Harper Lee’s To Kill a Mockingbird shows how Jem, Scout and Boo overcome their loss of innocence and overcome the struggles that Maycomb county and its people throw at them.
Maturing is something everyone goes through in life whether you go through it early or a little later in life. In the book, To Kill a Mockingbird, Harper Lee shows a lot about maturing. Growing up in a small town in Maycomb, Alabama where life was a lot more different from today, you mature much different and in different ways. Jem is one person who matures through the whole story and makes realizations about people around him, including his dad, Tom Robinson, and Mrs. Dubose.
Innocence is a word used to describe someone 's purity. Children are prime examples of innocence, as they don’t have judgments and don’t understand mature topics. In the novel, To Kill A Mockingbird by Harper Lee, the reader can interpret innocence as the growing up of the children. Specifically, Jem Finch showed a loss of innocence as he grew up. He showed his loss of innocence by not playing games, his more mature use of words and body language, and his different view of the world around him. In the novel, To Kill A Mockingbird, Jem Finch goes through change and his innocence of the world is lost as the book progresses.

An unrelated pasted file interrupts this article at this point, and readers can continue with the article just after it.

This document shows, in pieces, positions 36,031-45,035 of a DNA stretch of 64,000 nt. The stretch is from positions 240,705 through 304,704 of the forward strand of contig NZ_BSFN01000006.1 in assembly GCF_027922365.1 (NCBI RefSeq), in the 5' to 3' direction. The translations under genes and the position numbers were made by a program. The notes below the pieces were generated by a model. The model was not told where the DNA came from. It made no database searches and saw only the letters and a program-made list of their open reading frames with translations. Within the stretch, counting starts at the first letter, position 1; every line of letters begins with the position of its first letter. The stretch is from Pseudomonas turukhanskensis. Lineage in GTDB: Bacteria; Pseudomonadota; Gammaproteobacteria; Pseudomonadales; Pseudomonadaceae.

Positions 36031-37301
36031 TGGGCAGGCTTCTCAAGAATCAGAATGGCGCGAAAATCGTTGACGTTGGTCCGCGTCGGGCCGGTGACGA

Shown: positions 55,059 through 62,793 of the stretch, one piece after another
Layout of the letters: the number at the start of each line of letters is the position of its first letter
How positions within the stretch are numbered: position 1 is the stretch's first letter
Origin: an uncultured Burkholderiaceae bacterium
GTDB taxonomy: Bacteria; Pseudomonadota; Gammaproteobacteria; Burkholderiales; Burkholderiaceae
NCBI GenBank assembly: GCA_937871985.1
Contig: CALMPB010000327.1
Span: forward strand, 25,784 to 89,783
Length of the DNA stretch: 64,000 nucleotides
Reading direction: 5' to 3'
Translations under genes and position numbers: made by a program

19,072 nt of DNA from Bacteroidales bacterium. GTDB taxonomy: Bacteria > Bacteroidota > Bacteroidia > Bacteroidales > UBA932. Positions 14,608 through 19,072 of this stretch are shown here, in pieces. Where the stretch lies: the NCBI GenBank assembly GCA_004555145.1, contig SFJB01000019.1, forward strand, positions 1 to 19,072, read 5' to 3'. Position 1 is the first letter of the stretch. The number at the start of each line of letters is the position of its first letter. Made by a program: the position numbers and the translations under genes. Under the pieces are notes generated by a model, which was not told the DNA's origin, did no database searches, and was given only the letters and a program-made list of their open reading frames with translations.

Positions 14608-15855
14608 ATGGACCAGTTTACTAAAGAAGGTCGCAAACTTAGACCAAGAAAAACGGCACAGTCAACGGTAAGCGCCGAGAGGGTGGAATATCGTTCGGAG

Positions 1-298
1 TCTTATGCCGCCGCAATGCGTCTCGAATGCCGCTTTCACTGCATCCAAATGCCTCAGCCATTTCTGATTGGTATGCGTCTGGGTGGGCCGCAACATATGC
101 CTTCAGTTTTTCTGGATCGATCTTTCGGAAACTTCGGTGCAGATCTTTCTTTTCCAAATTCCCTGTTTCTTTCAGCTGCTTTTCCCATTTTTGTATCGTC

Throughout the novel “To Kill a Mockingbird,” written by Harper Lee, the readers can see how Scout changes her view about Boo Radley. Because of their nosiness, Jem, Scout, and Dill try to drag Boo out his house and to the outside world. Their innocent actions combined with Boo’s actions changed the image of Boo, in their minds, from “a malevolent phantom” (10), a person who kills cats and eats squirrels to a neighbor they can trust, who saves them from Bob Ewell. Scout says at the end, “Boo was our neighbor” (373). The readers can see a great change in their relationship. At the beginning, the children cannot even go near Boo’s place without palpitation, but at the end, Scout is comfortable enough to walk Boo up to his front porch. Throughout the novel, Scout has changed her view of Boo after a chain of Boo’s actions toward her. As Scout grows older, she becomes wiser to understand her father’s lesson, “You never really understand a person until you consider things from his point of view – until you climb into his skin and walk around in it ” (39). Her father says this at the beginning, but till the end, thanks to the maturity combined with Boo’s actions that help Scout to understand it. She has matured enough to realize that people should not judge other people by rumor, but give them some chances to prove themselves.